12. AWB says:

    We are not getting the prompt at OOBE, but at user first login, which is annoying as students don’t always get the same laptop so they either setup a pin on each device or quit the ‘need more information’ dialogue then get ‘something went wrong and they can skip for now. It then comes back at next login. Any thoughts on getting rid of that? We’ve disabled using the 3 methods above.

    • Janusz says:

      That’s surprising – if you block Hello for Business using the Windows enrollment settings, it shouldn’t come up for anyone…

      And you’ve also deployed the Identity Protection Hello for Business setting?

  13. DA says:

    Hi, as Ed pointed out above there is a registry edit that will prevent the Windows Hello prompt from showing up during autopilot. If you’re using Intune you can deploy a power shell script to set this registry key automatically. This still allows the user to use Windows Hello if they like.

    Here is what I use (can’t find original source to credit, sorry!):

    $RegKeyPath = “HKLM:\SOFTWARE\Policies\Microsoft\PassportForWork”

    $PassportEnabled = “Enabled”
    $PassportPostLogon = “DisablePostLogonProvisioning”

    $StatusOn = “1”
    $StatusOff = “0”

    if (!(Test-Path $RegKeyPath))
    Write-Host “Creating registry path $($RegKeyPath).”
    New-Item -Path $RegKeyPath -Force | Out-Null

    #PassportEnabled: StatusOn = Windows Hello enabled, StatusOff = Windows Hello disabled
    #PassportPostLogon: StatusOn = Windows Hello for Business prompts post Windows login, StatusOff = Windows Hello will prompt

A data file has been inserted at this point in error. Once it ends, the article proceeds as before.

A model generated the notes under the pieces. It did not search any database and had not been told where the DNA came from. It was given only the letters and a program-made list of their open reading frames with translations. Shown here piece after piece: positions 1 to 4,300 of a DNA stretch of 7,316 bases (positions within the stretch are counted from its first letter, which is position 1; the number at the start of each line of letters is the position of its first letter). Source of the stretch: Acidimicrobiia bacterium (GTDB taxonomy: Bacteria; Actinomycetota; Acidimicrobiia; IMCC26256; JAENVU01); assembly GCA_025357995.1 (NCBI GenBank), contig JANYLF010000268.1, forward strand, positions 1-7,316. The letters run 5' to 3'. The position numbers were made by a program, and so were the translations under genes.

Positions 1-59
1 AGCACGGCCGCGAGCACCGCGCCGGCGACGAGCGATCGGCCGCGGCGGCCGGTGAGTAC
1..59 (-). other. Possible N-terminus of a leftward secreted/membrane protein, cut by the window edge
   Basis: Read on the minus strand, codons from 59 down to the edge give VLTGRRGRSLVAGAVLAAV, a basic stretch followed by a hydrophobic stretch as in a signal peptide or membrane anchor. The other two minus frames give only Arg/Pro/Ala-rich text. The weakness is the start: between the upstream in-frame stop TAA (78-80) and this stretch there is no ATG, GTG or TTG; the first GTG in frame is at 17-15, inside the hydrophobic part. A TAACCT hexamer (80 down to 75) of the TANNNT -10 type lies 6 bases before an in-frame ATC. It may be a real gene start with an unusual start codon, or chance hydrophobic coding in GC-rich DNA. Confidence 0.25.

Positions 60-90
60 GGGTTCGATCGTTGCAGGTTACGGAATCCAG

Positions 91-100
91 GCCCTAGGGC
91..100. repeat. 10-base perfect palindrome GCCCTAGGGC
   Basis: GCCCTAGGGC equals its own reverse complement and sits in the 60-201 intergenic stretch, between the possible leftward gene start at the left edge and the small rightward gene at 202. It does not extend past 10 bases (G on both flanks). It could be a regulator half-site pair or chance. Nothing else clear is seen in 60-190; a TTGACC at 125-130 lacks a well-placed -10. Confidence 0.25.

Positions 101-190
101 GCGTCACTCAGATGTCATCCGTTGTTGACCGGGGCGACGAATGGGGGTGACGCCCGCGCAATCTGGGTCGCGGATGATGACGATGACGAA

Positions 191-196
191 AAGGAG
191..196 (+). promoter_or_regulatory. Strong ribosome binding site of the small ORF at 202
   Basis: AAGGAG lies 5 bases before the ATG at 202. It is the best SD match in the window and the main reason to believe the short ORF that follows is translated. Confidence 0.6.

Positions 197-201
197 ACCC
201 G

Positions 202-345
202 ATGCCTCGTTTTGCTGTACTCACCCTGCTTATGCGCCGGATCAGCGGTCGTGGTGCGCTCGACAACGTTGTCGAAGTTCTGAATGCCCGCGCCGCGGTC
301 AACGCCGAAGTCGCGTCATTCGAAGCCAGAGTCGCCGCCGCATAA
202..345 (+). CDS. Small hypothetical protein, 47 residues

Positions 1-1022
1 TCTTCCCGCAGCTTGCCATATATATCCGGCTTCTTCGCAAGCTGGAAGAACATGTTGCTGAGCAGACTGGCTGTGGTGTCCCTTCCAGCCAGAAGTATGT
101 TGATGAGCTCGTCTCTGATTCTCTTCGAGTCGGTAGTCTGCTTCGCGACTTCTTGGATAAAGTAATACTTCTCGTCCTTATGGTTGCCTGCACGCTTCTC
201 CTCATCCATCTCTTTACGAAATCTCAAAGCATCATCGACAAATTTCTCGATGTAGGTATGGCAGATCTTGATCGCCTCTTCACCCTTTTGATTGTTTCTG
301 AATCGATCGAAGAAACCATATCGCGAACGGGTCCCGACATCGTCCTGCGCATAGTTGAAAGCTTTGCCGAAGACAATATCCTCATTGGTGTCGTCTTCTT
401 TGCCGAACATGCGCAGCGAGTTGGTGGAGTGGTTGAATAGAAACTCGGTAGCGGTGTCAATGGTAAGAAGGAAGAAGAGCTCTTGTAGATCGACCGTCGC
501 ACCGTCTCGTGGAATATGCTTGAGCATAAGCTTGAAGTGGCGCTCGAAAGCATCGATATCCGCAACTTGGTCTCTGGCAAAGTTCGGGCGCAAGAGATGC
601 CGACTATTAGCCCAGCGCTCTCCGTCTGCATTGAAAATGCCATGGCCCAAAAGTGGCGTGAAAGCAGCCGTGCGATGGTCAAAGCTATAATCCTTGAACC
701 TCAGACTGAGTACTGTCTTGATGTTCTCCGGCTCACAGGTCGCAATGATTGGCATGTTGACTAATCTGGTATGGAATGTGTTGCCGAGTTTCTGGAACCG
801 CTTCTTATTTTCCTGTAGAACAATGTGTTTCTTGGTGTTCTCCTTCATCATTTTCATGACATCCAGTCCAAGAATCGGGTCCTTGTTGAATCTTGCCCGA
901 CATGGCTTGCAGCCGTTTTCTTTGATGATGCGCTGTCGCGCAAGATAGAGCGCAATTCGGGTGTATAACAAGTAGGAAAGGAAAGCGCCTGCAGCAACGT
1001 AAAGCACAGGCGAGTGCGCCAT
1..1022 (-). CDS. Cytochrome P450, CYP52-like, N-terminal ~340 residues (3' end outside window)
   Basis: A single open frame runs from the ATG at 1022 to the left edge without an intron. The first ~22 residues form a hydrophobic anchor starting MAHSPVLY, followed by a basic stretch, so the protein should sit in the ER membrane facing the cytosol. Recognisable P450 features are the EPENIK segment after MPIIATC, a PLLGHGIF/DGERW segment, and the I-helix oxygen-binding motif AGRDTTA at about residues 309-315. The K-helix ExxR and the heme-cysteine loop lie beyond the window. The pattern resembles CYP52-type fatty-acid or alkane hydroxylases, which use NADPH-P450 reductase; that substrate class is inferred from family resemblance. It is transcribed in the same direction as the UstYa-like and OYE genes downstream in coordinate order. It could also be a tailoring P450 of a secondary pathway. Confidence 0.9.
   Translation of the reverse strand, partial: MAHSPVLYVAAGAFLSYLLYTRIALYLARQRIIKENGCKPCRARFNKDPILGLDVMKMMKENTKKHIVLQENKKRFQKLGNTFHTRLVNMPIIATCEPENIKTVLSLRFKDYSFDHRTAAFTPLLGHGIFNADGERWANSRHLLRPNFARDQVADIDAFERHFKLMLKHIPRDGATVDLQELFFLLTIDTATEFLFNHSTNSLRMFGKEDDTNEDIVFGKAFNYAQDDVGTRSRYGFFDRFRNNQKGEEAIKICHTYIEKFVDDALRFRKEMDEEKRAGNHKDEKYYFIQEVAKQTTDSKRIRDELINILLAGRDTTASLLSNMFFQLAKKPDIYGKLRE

New-ItemProperty -Path $RegKeyPath -Name $PassportPostLogon -Value $StatusOn -PropertyType DWORD -Force | Out-Null
    New-ItemProperty -Path $RegKeyPath -Name $PassportEnabled -Value $StatusOn -PropertyType DWORD -Force | Out-Null

    #Forces system to refresh
    RUNDLL32.EXE USER32.DLL, UpdatePerUserSystemParameters 1, True

  14. Scott says:

    I am getting authentication issues.. with no access.. and error code 403. I believe it may have something to do with lacking an active school email account. Maybe I need to do a clean install for Windows 10/11 to remove education version?

    • Janusz says:

      A 403 error generally occurs when you don’t have access to a resource – so it may be that you don’t have rights to edit this setting or access MEM.

  15. tazmonn says:

    I am able to block windows hello but once i setup the autopilot device i get signed in and when i signn out i am not able to sign back in. My O365 environment is federated throught okta and not sure why i am not able to sign back into the device after signing out. Any ideas.

    • Janusz says:

      Unfortunately I’m not very familiar with okta federation. I did approve your comment in case anyone else would like to give recommendations.

      • Tazmonn says:

        I was able to fix this by setting up a sign on policy with okta Microsoft 365 app. Setup policy at the top of the policies and setup legacy and windows 10 and you can use basic auth to login to into the windows devices and this allows for password changes to be instant as well to be able to get back in.

  16. Bish says:

    Related question – Within endpoint manager, we have windows hello configured to “not configured” but are being prompted to window hello. I read the last part of your article which explains how this is to do with O365/Azure registration which makes sense. Where then is it configured? We have a complexity policy being applied that I’m trying to update but can’t find the setting/policy in either O365 or MEM.

    • Janusz says:

      Needs to be set to Disabled to prevent the prompt. Not configured will leave the default, which is prompting for hello setup.